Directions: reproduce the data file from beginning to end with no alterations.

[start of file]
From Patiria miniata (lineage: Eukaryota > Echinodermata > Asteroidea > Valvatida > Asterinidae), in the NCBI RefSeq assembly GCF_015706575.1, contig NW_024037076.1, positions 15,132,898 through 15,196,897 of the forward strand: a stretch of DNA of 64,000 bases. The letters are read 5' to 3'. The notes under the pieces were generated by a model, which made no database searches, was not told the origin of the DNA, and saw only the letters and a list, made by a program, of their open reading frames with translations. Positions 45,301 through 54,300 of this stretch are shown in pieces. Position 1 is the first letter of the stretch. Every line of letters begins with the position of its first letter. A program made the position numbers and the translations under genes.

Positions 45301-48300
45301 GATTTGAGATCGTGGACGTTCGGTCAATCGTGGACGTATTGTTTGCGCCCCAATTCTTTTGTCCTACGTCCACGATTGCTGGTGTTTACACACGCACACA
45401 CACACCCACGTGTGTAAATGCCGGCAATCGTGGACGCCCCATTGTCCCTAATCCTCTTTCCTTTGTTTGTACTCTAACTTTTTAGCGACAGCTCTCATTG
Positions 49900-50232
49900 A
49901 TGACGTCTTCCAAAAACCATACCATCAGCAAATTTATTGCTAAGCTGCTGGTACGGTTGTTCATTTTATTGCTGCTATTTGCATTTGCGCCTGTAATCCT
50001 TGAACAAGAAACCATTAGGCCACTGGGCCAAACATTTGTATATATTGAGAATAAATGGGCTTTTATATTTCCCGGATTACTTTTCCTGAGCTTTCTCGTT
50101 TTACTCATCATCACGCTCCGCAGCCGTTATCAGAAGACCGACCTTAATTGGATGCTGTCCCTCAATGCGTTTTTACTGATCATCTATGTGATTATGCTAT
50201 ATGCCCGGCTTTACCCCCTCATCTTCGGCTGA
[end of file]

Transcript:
From Patiria miniata (lineage: Eukaryota > Echinodermata > Asteroidea > Valvatida > Asterinidae), in the NCBI RefSeq assembly GCF_015706575.1, contig NW_024037076.1, positions 15,132,898 through 15,196,897 of the forward strand: a stretch of DNA of 64,000 bases. The letters are read 5' to 3'. The notes under the pieces were generated by a model, which made no database searches, was not told the origin of the DNA, and saw only the letters and a list, made by a program, of their open reading frames with translations. Positions 45,301 through 54,300 of this stretch are shown in pieces. Position 1 is the first letter of the stretch. Every line of letters begins with the position of its first letter. A program made the position numbers and the translations under genes.

Positions 45301-48300
45301 GATTTGAGATCGTGGACGTTCGGTCAATCGTGGACGTATTGTTTGCGCCCCAATTCTTTTGTCCTACGTCCACGATTGCTGGTGTTTACACACGCACACA
45401 CACACCCACGTGTGTAAATGCCGGCAATCGTGGACGCCCCATTGTCCCTAATCCTCTTTCCTTTGTTTGTACTCTAACTTTTTAGCGACAGCTCTCATTG
Positions 49900-50232
49900 A
49901 TGACGTCTTCCAAAAACCATACCATCAGCAAATTTATTGCTAAGCTGCTGGTACGGTTGTTCATTTTATTGCTGCTATTTGCATTTGCGCCTGTAATCCT
50001 TGAACAAGAAACCATTAGGCCACTGGGCCAAACATTTGTATATATTGAGAATAAATGGGCTTTTATATTTCCCGGATTACTTTTCCTGAGCTTTCTCGTT
50101 TTACTCATCATCACGCTCCGCAGCCGTTATCAGAAGACCGACCTTAATTGGATGCTGTCCCTCAATGCGTTTTTACTGATCATCTATGTGATTATGCTAT
50201 ATGCCCGGCTTTACCCCCTCATCTTCGGCTGA